numeric::solve([sin(x) = y^2 - 1, cos(x) = y], [x, y]); plot(sin(x) = y^2 - 1, cos(x) = y)
The AllRealRoots option does not work for systems:
numeric::solve([sin(x) = y^2 - 1, cos(x) = y], [x, y], AllRealRoots)
Error: Only one equation is allowed with the 'AllRealRoots' option. [numeric::solve]
To find numerical approximations of other solutions, specify intervals that contain the solutions. You can use the command numeric::solve that internally calls numeric::fsolve. However, to speed up your calculations, call numeric::fsolve directly. Note that numeric::solve returns a set of solutions, and numeric::fsolve returns a list:
numeric::solve([sin(x) = y^2 - 1, cos(x) = y], [x = 2.5..3.5, y = -1.5..-0.5]); numeric::fsolve([sin(x) = y^2 - 1, cos(x) = y], [x = 4..5, y = -0.2..0.2])
The MultiSolutions option also serves to find more than one numeric approximation. Without this option, the numeric solver looks for a solution inside the specified interval and disregards any solutions it finds outside of the interval. When the solver finds the first solution inside the interval, it stops and does not look for other solutions. If you use MultiSolutions, the solver returns the solutions found outside of a specified interval.
Note: If you use the option MultiSolutions and do not specify any interval, the numeric solver returns only the first solution it finds. |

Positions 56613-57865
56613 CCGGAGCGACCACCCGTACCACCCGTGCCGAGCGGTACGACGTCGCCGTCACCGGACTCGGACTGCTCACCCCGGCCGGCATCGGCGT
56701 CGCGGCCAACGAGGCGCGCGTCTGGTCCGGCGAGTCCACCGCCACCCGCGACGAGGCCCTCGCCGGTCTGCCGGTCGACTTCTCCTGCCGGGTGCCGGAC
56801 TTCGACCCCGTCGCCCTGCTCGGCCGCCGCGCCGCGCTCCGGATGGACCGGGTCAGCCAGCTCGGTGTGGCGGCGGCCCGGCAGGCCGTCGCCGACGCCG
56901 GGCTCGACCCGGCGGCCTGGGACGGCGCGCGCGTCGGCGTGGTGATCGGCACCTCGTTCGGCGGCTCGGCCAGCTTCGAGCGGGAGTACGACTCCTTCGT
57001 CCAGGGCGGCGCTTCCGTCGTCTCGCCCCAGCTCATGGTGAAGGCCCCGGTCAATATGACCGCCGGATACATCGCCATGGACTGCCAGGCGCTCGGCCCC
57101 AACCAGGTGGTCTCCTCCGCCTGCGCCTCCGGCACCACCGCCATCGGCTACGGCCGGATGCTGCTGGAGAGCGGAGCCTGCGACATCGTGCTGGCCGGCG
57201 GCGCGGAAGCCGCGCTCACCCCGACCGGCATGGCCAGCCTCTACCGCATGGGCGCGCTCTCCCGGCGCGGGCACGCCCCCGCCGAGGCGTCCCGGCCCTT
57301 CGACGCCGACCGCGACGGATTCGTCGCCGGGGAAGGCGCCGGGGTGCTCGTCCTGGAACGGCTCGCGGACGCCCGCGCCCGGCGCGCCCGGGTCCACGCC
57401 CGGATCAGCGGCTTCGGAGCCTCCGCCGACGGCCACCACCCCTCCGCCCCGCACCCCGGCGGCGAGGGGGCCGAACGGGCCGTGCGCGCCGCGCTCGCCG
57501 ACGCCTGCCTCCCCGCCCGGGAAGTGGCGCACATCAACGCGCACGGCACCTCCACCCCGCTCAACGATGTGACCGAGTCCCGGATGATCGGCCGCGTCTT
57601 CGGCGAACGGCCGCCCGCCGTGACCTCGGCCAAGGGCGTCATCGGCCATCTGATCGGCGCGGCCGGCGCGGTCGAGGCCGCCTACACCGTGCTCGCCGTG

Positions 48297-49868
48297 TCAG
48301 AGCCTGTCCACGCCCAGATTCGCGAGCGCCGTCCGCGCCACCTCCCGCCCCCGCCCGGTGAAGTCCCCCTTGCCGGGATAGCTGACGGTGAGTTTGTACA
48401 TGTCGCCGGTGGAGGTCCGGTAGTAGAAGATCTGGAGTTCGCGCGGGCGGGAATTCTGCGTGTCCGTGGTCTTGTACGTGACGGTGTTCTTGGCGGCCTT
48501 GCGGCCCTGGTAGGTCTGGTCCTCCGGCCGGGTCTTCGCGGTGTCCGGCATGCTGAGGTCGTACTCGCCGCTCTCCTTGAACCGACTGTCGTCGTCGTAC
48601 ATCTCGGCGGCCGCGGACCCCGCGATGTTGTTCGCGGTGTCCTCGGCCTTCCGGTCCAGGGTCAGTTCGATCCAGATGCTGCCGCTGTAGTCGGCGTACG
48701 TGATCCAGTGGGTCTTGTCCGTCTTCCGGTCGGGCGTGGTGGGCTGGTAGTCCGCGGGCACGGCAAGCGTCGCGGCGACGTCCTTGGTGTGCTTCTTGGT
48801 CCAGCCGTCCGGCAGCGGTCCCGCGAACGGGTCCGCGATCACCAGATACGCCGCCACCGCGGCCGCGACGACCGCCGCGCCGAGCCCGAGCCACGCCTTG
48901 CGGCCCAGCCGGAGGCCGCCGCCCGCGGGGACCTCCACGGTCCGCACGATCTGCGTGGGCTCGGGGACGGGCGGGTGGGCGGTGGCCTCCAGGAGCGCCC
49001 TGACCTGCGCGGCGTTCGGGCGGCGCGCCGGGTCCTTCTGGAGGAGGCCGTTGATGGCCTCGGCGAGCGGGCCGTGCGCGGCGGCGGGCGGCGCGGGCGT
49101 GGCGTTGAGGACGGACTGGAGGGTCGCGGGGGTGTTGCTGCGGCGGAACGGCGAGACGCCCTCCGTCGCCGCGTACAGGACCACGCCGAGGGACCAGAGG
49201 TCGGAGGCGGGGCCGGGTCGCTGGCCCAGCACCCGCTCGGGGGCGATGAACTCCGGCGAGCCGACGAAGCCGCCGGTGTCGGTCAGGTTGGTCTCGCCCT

With the MultiSolutions option, the solver also stops after it finds the first solution inside the specified interval. For example, find several numeric approximations for the following system:
eqs := [x*sin(10*x) = y^3, y^2 = exp(-2*x/3)]: plot(x*sin(10*x) = y^3, y^2 = exp(-2*x/3))
Specify the interval where you want to search for the solutions. For example, consider the interval x = 0..1 that contains two solutions:
plot(x*sin(10*x) = y^3, y^2 = exp(-2*x/3), x = 0..1, y = 0..1)
Call the numeric::solve or numeric::fsolve command with the MultiSolutions option. Both solvers return one solution that belongs to the specified interval and one solution outside of the interval:
numeric::fsolve(eqs, [x = 0..1, y = 0..1], MultiSolutions); numeric::solve(eqs, [x = 0..1, y = 0..1], MultiSolutions)
Specifying the interval that does not contain any solutions can help you find more approximations. In this case, the solver cannot find the solution inside the interval and continues searching. Before the solver quits, it can find many solutions outside the specified interval:
numeric::fsolve(eqs, [x = -10..0, y = 0..1], MultiSolutions)
If you know an interval containing the solutions of a polynomial equation, you can significantly speed up numeric approximations. To find one solution inside a specified interval, use the numeric::realroot command. The command returns real solutions and omits the complex ones:
numeric::realroot(1/4*x^4 + x^3 + x + 1 = 0, x = -5..0)
You also can specify an interval and search for all subintervals that can contain real roots. The numeric::realroots command returns a complete list of such subintervals:
numeric::realroots(1/4*x^4 + x^3 + x + 1 = 0, x = -5..0)
If the equation you solve is polynomial, each subinterval contains exactly one root. For nonpolynomial equations, numeric::realroots can return subintervals that do not contain any roots. numeric::realroots guarantees that the search interval does not contain any real roots outside the returned subintervals.
There is no general way to solve an arbitrary second- or higher-order ordinary differential equation (ODE). Often, such an equation does not have a symbolic solution. In some cases, the solution exists, but it can be presented only by special functions. For example, the solution of the following second-order ODE includes the error function erf:
o:=ode({y''(t) = t*y'(t), y(0) = 0, y'(0) = 1/3}, y(t)): ode::solve(o)